Your Feb. 16 story entitled “What’s Happening This Year With Transportation in OC? How Should Dollars Be Invested?,” accurately points out that it’s a very active and exciting year ahead for transportation in Orange County, with OCTA leading more than $4 billion worth of investments to improve our transportation network throughout the county.
However, I disagree with the assertion that OCTA is emphasizing improving our freeways at the expense of public transit and active transportation such as biking and walking. In fact, this year OCTA is spending more than half of the $1.65 billion Board-approved budget – 52% – on transit capital improvements and operations.
The story quotes a transit advocate who says that the I-405 Improvement Project is moving forward “at a time the bus service was being cut back.” This leaves the impression that we care more about improving freeways than providing sufficient transit services, and nothing could be further from the truth.
OCTA, like transit agencies around the country, temporarily reduced service and adjusted schedules to reflect the massive drop in ridership during the COVID-19 pandemic. We shifted to a weekend service schedule when in the span of a few days, we saw more than 120,000 boardings a day drop to less than 30,000. We are proud that we have always continued providing bus service to meet demand, even during the worst of the pandemic, to get workers to essential jobs and riders to school and medical care, including vaccinations. Our OCTA drivers, maintenance workers and all of our operations staff should be applauded for showing up every day during the pandemic ready to serve the public.
As riders have returned to the system, we have gradually added back bus service and OCTA’s current budget has funding to fully return OC Bus service to pre-pandemic levels. We have also provided millions of free bus rides to youth and young adults by expanding the Youth Ride Free and College Pass programs this past year. OCTA is the first large public transit agency in Southern California to offer permanent free fares for those 18 and under and every community college student in Orange County has the ability to ride OC Bus for free.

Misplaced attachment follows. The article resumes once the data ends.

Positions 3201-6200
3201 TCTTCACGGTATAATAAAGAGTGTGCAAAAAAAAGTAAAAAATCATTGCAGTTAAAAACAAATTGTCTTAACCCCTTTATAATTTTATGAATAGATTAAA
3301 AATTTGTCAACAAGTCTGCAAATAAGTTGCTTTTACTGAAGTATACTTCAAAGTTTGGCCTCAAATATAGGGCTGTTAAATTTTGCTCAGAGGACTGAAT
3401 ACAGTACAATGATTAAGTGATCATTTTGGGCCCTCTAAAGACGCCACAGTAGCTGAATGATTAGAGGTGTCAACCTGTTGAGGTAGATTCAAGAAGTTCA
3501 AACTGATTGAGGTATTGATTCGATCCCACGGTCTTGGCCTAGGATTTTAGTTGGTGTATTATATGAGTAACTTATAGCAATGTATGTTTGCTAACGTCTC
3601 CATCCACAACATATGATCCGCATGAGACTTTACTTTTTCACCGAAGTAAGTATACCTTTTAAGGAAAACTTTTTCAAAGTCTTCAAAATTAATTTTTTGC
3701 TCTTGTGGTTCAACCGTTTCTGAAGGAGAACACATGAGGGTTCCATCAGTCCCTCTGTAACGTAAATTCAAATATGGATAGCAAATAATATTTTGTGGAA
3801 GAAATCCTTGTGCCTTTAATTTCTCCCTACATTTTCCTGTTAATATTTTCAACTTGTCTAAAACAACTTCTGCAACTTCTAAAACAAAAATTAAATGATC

We also continue to progress on the OC Streetcar, dedicating $38 million this year alone to that project, which will provide the heart of Orange County with another affordable, zero-emissions transit option and high-frequency connections to the busiest bus routes in the system and to Metrolink.
At the same time, we at OCTA continue to focus on providing additional options to safely move cyclists and pedestrians. As was the focus of another recent Voice of OC story, titled “Rails to Trails: Old Train Tracks May Be Key in Solving Central OC’s Green Space Shortage,” OCTA is in the early stages of a project that would convert approximately 3 miles of former train tracks to bicycle paths, providing a dedicated and safe route between densely populated neighborhoods in Santa Ana and Garden Grove. That project would provide another important connection in the 66 miles of pedestrian and bike paths known as OC Loop.
Our mission at OCTA is to keep Orange County moving safely with a balanced and sustainable transportation network. A closer look at the wide range of projects, programs and services we are advancing in 2023 shows that whether you walk, bike, take the bus, train, carpool or drive alone, we continue to fulfill that mission.
Darrell E. Johnson is CEO of the Orange County Transportation Authority, an agency of 1,400 employees responsible for projects, programs and services that keep Orange County moving. With a $1.6 billion budget, OCTA plans, funds and implements balanced and sustainable transit and capital projects reflecting the diverse travel needs of Orange County.
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